2014. A Year of Inspiring and Controversial Convo For Sure!

Now that I have hung my hook at jbromcom.com, the folks at WordPress.com have prepared a 2014 annual report for this blog. This needs to be shared by you as the main reason why I toil and type – most days. You are my community and I was able to share my thoughts around how we communicate during crisis, at school, to others and for others. I questioned the world’s largest micro-blogging channel ‘Is there too much spam?’ and whether social media has been remiss on including the facts. These and other stories helped form 2014 as it was a year like non other. Communications is a wonderful thing and thank you all for allowing me to share my social space.

Have a great 2015 everyone!

Here’s an excerpt:

A San Francisco cable car holds 60 people. This blog was viewed about 1,800 times in 2014. If it were a cable car, it would take about 30 trips to carry that many people.

Click here to see the complete report.

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Are we ‘Lost in (Social) Space?’

BELONGING

Do We All Have a Social Destination?

French sociologist Henri Lefebvre, believed human interaction could be coined much the same as a simple Sunday walk. Wherever you went, your journey would be wholly dependant on the many ‘social realities’ that intercede your path. Mr. Lefebvre was convinced ‘social realities’ were everywhere. This included the idea of urban planning, the form of architecture, the conversation of language and even the appreciation of art. His research supported how either consciously, or unconsciously, we allow these ‘social realities’ to influence and guide our course of being.

Short of it, when building community we are influenced by various social circumstances whether natural, man-made or intellectual.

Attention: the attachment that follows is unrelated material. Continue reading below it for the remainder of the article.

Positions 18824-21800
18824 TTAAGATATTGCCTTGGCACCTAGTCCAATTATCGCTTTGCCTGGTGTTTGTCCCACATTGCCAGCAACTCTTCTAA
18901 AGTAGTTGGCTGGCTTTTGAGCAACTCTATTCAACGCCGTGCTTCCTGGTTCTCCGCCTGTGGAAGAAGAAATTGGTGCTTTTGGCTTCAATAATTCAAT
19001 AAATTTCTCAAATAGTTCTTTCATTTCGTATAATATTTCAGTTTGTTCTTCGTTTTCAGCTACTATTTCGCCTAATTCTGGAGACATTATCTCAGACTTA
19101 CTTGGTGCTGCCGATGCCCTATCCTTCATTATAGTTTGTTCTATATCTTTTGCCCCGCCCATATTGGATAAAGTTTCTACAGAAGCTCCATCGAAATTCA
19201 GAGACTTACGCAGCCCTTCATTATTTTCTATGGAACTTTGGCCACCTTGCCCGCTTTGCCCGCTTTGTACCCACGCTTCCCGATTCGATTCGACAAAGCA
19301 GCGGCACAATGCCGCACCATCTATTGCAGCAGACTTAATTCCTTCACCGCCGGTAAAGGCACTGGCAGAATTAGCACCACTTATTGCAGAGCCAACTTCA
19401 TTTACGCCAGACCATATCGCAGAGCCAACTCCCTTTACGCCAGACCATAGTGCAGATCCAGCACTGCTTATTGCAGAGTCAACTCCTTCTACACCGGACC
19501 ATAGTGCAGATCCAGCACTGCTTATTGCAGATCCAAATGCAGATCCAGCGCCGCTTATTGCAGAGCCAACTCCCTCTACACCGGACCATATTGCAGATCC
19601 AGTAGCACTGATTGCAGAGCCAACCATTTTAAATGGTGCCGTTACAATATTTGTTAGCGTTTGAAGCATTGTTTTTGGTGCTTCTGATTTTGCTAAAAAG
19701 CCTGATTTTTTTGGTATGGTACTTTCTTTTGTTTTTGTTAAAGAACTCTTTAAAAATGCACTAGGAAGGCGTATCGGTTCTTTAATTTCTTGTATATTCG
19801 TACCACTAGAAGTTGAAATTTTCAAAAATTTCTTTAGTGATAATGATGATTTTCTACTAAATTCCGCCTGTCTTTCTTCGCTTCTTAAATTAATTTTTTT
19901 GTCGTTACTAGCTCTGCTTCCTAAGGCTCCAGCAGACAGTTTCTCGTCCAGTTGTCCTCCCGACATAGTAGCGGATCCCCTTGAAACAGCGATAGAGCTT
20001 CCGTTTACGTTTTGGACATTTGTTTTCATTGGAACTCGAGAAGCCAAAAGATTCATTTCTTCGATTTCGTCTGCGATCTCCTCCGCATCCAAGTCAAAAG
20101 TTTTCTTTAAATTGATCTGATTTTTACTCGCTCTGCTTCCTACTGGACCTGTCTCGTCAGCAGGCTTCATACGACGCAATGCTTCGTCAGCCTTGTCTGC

Our simple Sunday walk is anything but.


‘Social Realities’ Help Define Our ‘Social Space.’

Lefebvre’s thinking takes on a new reality within today’s ‘social space’ – the internet. As Lefebvre states, “‘social space’ is a… part of an interaction between subjects and their surroundings.”

Granted, these traditional ‘surroundings’ have shifted from parks and buildings, to today’s digital ‘social realities’ as Facebook and Google+; as this primal need to belong has no qualms making the jump to cyber space.

University of Colorado’s Associate Professor, Harsha Gangadharbatla, supports this belief as published in the Journal of Interactive Advertising’s, Facebook Me: Collective Self-Esteem, Need to Belong, and Internet Self-Efficacy as Predictors of the iGeneration’s Attitudes towards Social Networking Sites. Under the subhead of Belonging, Mr. Gangadharbatla mirrors Baumeister & Leary’s assessment that the need to belong is based on, ‘Fundamental human motivation that is something all human being possess… To form and maintain the least minimum quantity of lasting, positive and significant interpersonal relationships.’ He goes on to say, “Social networking sites offer a space in which people can address this need to belong by using services provided by the sites that enable conversations and information gathering, along with the possibility of gaining social approval, expressing opinions, and influencing others.”

This does make perfect sense. As social networking sites as Facebook, Google+ are more representative of today’s ‘social realities,’ the ability to arrive at our ‘social space’ is more accessible and immediate. It’s a heck of a lot easier to click and scroll than walk and run.


Is There a ‘Social Space’ For All?

Has mankind achieved its true ‘social space?’ Has this shift to a cyber landscape affected how we continue our need to belong? Does the immensity of our ‘social space’ impede the ability to share, or does it simply speed it up? Is it true that just as we achieve this magnificent ability to connect, others are still unable to complete this basic human need?